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Men who have a family history of breast and/or ovarian cancer may be offered a predictive genetic test to determine whether or not they carry the family specific BRCA1/2 mutation. Male carriers may be at increased risk of breast and prostate cancers. Relatively little is known about at-risk men's decision-making about BRCA1/2 testing. This qualitative study explores the influences on male patients' genetic test decisions. Twenty-nine in-depth interviews were undertaken with both carrier and noncarrier men and immediate family members (17 male patients, 8 female partners, and 4 adult children). These explored family members' experiences of cancer and genetic testing, decision-making about testing, family support, communication of test results within the family, risk perception and risk management. Implicit influences on men's testing decisions such as familial obligations are examined. The extent to which other family members--partners and adult children--were involved in testing decisions is also described. It is demonstrated that mothers of potential mutation carriers not only perceive themselves as having a right to be involved in making this decision, but also were perceived by their male partners as having a legitimate role to play in decision-making. There was evidence that (adult) children were excluded from the decision-making, and some expressed resentment about this. The implications of these findings for the practice of genetic counseling are discussed.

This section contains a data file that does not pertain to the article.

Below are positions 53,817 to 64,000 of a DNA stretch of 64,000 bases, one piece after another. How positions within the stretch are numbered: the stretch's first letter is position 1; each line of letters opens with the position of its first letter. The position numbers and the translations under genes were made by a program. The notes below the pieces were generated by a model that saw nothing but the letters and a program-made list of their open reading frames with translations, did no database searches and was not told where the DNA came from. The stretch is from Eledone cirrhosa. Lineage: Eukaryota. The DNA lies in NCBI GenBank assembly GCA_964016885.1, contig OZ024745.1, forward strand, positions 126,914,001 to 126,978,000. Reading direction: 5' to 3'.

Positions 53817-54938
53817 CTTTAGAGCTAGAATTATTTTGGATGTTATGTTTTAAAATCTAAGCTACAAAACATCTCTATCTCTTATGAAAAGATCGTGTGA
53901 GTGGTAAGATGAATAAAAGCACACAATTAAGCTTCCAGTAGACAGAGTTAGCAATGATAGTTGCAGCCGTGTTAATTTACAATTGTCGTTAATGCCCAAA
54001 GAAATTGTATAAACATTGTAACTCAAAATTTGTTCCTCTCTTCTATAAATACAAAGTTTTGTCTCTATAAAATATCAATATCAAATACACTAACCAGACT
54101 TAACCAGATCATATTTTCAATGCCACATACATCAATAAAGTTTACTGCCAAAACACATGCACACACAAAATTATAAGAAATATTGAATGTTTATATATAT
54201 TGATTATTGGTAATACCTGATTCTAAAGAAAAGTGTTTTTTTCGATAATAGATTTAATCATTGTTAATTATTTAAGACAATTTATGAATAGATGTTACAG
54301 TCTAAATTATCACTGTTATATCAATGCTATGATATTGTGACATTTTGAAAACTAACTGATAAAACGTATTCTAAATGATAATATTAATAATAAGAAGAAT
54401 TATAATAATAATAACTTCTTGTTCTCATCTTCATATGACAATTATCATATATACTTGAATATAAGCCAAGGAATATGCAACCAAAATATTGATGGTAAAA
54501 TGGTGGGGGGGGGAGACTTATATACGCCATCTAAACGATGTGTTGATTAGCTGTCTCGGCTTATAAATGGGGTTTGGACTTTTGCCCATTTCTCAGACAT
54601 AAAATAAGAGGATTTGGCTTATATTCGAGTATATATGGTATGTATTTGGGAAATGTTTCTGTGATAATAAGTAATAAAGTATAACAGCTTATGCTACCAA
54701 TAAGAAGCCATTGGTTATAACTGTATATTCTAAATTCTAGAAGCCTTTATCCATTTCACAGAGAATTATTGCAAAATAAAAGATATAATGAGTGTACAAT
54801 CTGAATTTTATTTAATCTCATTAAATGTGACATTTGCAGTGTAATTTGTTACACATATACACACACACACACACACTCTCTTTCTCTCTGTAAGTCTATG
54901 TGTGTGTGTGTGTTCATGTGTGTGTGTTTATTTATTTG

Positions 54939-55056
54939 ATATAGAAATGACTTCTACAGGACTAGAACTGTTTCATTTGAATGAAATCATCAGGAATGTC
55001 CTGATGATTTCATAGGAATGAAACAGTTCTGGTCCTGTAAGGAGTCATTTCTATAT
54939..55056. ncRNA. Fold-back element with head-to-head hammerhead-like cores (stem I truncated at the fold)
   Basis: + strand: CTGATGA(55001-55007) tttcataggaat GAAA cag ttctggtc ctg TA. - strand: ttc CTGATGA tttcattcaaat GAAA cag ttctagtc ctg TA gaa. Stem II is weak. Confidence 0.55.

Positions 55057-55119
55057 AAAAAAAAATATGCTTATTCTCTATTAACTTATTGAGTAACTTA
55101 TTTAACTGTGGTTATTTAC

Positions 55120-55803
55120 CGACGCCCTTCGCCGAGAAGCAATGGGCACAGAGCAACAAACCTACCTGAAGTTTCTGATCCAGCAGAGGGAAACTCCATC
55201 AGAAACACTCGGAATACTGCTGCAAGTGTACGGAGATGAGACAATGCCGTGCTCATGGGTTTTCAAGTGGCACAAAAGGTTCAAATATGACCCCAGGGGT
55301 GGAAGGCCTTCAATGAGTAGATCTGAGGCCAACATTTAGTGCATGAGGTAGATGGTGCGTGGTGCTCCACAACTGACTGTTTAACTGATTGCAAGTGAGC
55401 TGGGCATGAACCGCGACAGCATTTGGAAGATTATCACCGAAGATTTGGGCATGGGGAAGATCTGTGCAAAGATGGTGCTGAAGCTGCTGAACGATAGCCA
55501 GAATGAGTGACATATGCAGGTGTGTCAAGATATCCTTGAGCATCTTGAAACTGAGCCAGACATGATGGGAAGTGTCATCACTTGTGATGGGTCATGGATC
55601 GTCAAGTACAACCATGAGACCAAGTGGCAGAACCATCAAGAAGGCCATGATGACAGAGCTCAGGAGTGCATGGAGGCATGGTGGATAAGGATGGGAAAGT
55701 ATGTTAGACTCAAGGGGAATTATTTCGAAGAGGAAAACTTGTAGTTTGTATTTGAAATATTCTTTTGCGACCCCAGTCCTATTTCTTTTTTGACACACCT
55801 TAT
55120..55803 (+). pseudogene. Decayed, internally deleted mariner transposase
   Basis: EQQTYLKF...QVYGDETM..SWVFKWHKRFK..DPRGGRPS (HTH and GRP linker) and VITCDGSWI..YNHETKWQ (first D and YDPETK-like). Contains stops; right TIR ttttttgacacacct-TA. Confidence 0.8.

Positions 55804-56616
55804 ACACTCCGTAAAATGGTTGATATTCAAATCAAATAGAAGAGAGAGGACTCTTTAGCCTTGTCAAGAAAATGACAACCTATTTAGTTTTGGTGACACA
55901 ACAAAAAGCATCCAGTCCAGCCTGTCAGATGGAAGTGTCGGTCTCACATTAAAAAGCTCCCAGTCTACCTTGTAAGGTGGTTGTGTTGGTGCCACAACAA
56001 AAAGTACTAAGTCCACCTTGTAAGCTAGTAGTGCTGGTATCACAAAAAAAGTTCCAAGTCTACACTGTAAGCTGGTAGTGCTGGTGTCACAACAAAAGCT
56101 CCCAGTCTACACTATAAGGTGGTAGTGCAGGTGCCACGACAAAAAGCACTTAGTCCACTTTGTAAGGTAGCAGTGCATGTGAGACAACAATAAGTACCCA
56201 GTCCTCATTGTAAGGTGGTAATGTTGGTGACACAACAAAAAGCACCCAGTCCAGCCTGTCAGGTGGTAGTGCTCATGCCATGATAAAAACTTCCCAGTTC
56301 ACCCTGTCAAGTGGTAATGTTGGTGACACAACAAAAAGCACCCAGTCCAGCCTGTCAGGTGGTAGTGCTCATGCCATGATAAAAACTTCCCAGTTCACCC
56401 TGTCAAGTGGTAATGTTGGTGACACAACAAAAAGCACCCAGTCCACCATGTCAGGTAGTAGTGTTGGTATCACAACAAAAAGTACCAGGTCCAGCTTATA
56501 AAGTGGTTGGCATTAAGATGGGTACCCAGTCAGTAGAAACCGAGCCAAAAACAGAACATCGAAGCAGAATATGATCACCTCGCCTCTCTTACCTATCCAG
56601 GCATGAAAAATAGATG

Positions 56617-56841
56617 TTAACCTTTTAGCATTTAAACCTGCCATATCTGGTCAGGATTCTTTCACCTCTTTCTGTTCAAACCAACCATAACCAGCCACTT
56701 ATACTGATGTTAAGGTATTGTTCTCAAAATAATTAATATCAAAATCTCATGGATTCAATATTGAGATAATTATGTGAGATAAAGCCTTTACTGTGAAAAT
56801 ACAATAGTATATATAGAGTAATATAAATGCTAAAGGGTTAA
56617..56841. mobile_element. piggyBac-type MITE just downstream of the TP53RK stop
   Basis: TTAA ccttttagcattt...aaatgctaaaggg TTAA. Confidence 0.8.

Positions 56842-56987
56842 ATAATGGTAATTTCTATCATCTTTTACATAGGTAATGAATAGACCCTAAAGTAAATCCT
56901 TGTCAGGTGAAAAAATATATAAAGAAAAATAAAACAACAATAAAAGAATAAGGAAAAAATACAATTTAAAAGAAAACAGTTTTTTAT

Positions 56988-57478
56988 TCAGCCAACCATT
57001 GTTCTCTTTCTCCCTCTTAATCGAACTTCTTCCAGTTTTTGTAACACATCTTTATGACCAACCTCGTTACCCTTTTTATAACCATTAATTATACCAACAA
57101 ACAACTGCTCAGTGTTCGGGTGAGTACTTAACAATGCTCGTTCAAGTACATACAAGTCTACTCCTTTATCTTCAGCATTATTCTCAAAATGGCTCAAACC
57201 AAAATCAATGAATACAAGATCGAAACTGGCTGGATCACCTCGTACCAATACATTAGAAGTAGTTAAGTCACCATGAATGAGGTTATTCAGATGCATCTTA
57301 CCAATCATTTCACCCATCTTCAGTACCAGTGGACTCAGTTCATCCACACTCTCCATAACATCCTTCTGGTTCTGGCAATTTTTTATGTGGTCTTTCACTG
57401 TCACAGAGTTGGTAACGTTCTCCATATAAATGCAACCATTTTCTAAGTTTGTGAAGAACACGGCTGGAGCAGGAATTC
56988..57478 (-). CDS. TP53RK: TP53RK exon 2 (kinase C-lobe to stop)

Original publication

DOI

10.1007/s10897-005-0384-3

Type

Journal article

Journal

J Genet Couns

Publication Date

06/2005

Volume

14

Pages

207 - 217

Keywords

Attitude, Awareness, BRCA2 Protein, Breast Neoplasms, Decision Making, Female, Genes, BRCA1, Humans, Male, Motivation, Ovarian Neoplasms, Point Mutation, Predictive Value of Tests